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Week of 11.17.06

This Week on NOW: "Fog of War"

Also: Tyler Drumheller on Compromised American Intelligence

Dozens of families say the military has misled them about how their loved ones died, and the army has officially acknowledged seven instances of misinformation.

In the most high-profile case, the army is finishing its fourth investigation into the death of former pro football player Pat Tillman in Afghanistan two years ago. This time, they are investigating to see if facts were intentionally covered up. But Tillman is not the only disturbing case.

This week, NOW talks to Peggy Buryj, whose son was killed in Iraq in May 2004. She was first told that her son, Army Pfc. Jesse Buryj, died when a truck hit his vehicle. Later she was told that he was killed by "friendly fire" from Polish troops. Then, a soldier from her son's troop visited her home and told her yet another version of events, which sparked a second investigation into her son's death.

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On Friday, the army will deliver to Peggy Buryj the results of the latest investigation. "They have two options: to tell me who killed my son, or to have a very good reason why they can't figure it out," Buryj tells NOW. "Those are their only two options. And one will not be acceptable."


On Friday afternoon, November 17, army officials came to Peggy's home to give her a final report explaining how her son died in Iraq. They met with her for about 3 1/2 hours and left a 300-page report. But the bottom-line information they shared was simple: they can not tell her with complete confidence who shot her son.

They told her they have no ballistic proof to definitively tell from whose weapon the shot came. They said the bullet had been thrown away. However, they still believe that the shot that killed Jesse most likely came from the Polish sector. The army representatives explained that problems with the investigation stemmed from the fact that they initially did not know Jesse had been shot at all.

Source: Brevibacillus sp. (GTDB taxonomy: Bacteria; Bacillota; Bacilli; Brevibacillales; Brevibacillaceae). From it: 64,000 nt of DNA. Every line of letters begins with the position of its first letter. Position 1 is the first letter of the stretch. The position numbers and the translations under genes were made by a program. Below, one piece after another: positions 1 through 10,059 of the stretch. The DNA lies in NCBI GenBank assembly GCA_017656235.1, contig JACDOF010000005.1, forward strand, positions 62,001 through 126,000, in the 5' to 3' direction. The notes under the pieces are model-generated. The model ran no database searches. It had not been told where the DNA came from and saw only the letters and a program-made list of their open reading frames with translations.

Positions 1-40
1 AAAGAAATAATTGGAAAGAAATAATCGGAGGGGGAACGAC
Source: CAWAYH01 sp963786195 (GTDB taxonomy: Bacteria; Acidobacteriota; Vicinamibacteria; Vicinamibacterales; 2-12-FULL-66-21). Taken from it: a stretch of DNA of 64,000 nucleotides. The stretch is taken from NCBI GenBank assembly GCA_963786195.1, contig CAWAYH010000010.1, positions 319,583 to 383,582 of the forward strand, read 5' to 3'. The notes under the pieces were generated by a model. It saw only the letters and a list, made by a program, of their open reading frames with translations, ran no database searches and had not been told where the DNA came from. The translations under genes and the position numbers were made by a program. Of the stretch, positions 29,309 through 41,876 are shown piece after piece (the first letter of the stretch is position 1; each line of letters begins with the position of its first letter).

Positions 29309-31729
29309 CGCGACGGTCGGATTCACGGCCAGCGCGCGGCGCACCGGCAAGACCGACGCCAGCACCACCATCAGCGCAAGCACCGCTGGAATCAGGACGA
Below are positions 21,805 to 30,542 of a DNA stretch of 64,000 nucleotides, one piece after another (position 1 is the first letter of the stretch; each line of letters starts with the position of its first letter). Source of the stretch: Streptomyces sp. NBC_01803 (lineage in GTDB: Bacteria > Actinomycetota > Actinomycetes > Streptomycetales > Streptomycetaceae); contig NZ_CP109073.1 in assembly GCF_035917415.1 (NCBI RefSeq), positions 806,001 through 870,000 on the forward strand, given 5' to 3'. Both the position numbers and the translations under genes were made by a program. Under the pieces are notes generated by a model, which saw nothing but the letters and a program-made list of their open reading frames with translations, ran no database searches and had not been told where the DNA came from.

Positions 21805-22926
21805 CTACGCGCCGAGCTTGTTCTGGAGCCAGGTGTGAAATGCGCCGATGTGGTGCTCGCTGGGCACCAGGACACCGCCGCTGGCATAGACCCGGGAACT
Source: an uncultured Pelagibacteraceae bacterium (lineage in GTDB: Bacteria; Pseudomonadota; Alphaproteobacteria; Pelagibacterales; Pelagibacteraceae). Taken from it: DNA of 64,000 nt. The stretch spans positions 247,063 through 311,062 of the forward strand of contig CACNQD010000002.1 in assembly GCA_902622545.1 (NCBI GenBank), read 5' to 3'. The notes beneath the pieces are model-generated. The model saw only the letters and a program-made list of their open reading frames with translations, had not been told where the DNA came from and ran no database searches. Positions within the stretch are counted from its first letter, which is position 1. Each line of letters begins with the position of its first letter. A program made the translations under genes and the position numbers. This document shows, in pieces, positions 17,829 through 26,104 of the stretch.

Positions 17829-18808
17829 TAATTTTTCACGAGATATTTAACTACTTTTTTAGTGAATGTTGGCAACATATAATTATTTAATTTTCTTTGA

Peggy told NOW she's not surprised that the army can't tell her who killed her son; she is also still trying to process what they told her. She said the army officials were very respectful and apologized repeatedly for not being able to tell her anything more. She added, "The lesson here for the army is don't make families go through this again."

Related Links:

» NOW: Sunshine Week
Learn more about government secrecy in this and other instances

Associated Press: Startling findings in Tillman probe

Spc. Jesse Ryan Buryj Memorial Site

Interview: Tyler Drumheller on Compromised American Intelligence
» Video available above

Tyler Drumheller Also this week, David Brancaccio talks to Tyler Drumheller, a 25-year veteran of the Central Intelligence Agency, about past intelligence blunders and what anti-terrorism tactics we can expect from the CIA moving forward.

In his new book, "On the Brink: An Insider's Account of How the White House Compromised American Intelligence," Drumheller explores the gradual erosion of the agency's independence over the past 30 years, through his own experiences.

Drumheller worked for several administrations, from Ronald Reagan to George W. Bush, rising through the ranks to become head of the agency's European division. From his position as an insider, he offers a first-hand view of the agency's relationship with the Bush Administration, how America became engaged in the Iraqi war, and how it has affected America's ability to defend itself.

» Read an excerpt from On the Brink